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Qualcomm is fined $1.2 billion by EU antitrust officials

Margrethe Vestager, EU commissioner for competition, spoke at a news conference in Brussels Wednesday announcing that the EU Commission has handed chipmaker Qualcomm a $1.2 billion antitrust fine.
Margrethe Vestager, EU commissioner for competition, spoke at a news conference in Brussels Wednesday announcing that the EU Commission has handed chipmaker Qualcomm a $1.2 billion antitrust fine.OLIVIER HOSLET/European Pressphoto Agency/Shutterstock

European antitrust officials hammered Qualcomm with a $1.2 billion fine on Wednesday, saying the American chipmaker, whose technology underpins much of the world’s mobile phone industry, had abused its dominant market position to squeeze out competitors.

The penalty of 997 million euros follows a two-year investigation and is the latest move by regional regulators against a US tech giant. Officials in Brussels say that Qualcomm offered financial incentives to Apple so that it would buy equipment solely from the chipmaker. Qualcomm immediately said it would appeal the ruling, which would probably extend the case, originally announced in the summer of 2015, for years to come.


The decision on Wednesday bolsters the argument that Margrethe Vestager, Europe’s antitrust chief, has become the world’s most aggressive regulator of the world’s technology sector. In recent years, Vestager’s office has mounted a concerted campaign against tax avoidance, anticompetitive behavior, and the mishandling of private data. In June, it fined Google a record $2.7 billion for unfairly favoring some of its own services over those of rivals.

Those moves have prompted complaints from US technology giants that they are being unfairly targeted, but European Union officials strongly deny the accusations.

In the latest ruling, European regulators found that Qualcomm, the world’s largest maker of smartphone chips, abused its market dominance by preventing rivals from competing in the smartphone chip market thanks to an agreement in which it paid Apple to exclusively use its chips in iPhones and iPads between 2011 and 2016.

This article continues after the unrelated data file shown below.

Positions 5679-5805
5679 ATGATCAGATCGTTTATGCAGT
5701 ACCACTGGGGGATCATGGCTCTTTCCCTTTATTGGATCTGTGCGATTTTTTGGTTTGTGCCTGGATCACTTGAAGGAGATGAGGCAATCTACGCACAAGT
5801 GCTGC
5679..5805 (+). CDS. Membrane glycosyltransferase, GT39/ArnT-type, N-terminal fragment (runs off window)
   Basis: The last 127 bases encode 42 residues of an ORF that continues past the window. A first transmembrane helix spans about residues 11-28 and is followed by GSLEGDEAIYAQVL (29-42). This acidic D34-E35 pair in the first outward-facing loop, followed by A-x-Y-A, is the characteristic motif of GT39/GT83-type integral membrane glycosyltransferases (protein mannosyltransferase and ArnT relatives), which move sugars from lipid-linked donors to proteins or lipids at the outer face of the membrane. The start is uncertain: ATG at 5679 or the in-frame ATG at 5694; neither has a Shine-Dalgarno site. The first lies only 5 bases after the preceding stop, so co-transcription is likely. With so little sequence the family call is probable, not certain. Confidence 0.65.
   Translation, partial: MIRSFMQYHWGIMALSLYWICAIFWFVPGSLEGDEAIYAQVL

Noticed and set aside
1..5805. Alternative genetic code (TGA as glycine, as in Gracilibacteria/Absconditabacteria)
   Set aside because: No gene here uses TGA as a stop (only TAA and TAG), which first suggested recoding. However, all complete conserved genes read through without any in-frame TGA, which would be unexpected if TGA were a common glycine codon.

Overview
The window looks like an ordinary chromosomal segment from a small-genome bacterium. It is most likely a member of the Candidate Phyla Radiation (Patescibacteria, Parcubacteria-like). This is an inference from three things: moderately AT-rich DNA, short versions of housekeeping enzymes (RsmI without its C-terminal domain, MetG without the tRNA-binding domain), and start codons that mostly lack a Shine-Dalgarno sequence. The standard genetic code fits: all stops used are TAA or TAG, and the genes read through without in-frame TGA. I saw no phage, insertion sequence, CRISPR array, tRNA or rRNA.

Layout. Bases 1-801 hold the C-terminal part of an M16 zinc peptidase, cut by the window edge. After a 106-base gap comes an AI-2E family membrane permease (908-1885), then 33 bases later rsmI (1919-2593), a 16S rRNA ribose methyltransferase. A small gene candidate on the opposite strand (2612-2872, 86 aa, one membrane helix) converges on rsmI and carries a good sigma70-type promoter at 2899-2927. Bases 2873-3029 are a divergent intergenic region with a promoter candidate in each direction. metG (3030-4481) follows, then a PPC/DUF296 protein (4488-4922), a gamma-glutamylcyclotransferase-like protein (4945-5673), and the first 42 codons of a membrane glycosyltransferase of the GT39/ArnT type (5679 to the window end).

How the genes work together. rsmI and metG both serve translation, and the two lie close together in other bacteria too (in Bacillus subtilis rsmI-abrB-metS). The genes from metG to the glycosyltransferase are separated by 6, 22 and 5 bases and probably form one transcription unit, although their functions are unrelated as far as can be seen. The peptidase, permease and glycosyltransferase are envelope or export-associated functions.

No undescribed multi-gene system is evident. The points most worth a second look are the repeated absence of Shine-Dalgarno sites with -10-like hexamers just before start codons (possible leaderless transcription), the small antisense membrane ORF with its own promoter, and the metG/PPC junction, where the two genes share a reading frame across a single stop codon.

“Qualcomm illegally shut out rivals from the market” for a particular kind of microchip, Vestager said in a news release, “thereby cementing its market dominance.”

“Qualcomm paid billions of US dollars to a key customer, Apple, so that it would not buy from rivals,” she added. “These payments were not just reductions in price — they were made on the condition that Apple would exclusively use Qualcomm’s baseband chipsets in all its iPhones and iPads.”


The European Commission, the European Union’s executive arm, found that Qualcomm’s practices had a significant, detrimental impact on competition in the region. “It excluded rivals from the market and deprived European consumers of genuine choice and innovation,” the commission said.

Vestager said that she could not say how much Apple had ultimately received from Qualcomm in payments, but that it was in the “billions of dollars.”

She said that internal documents reviewed as part of the inquiry showed that Apple had seriously considered using chips made by a rival manufacturer, Intel, during the period of its agreement with Qualcomm, but did not do so until the deal with Qualcomm had concluded.

If Apple had introduced a smartphone using products from a different chipmaker, she said, Apple not only would have lost future payments from Qualcomm, but also would have been forced to pay back some of the money it had already received.

Vestager said that Apple would not face any repercussions because the inquiry had been focused on Qualcomm’s practices. European regulators are also continuing a separate investigation into preliminary findings that Qualcomm sold its chips below cost from 2009 to 2011 to force a competitor out of the market.

In a statement, Qualcomm said that it “strongly disagrees” with the decision and that it would appeal the ruling to the European Union’s highest court.

“We are confident this agreement did not violate EU competition rules or adversely affect market competition or European consumers,” Don Rosenberg, Qualcomm’s general counsel, said in a news release. “We have a strong case for judicial review and we will immediately commence that process.”


The fine on Wednesday comes with Qualcomm in the midst of multiple takeover battles. It has sought to fight off a hostile $105 billion takeover attempt by a rival, the Singapore-based chipmaker Broadcom. If completed, that takeover would be the largest technology deal in history. And despite that battle in the background, Qualcomm is still looking to complete a $38.5 billion acquisition of NXP Semiconductors.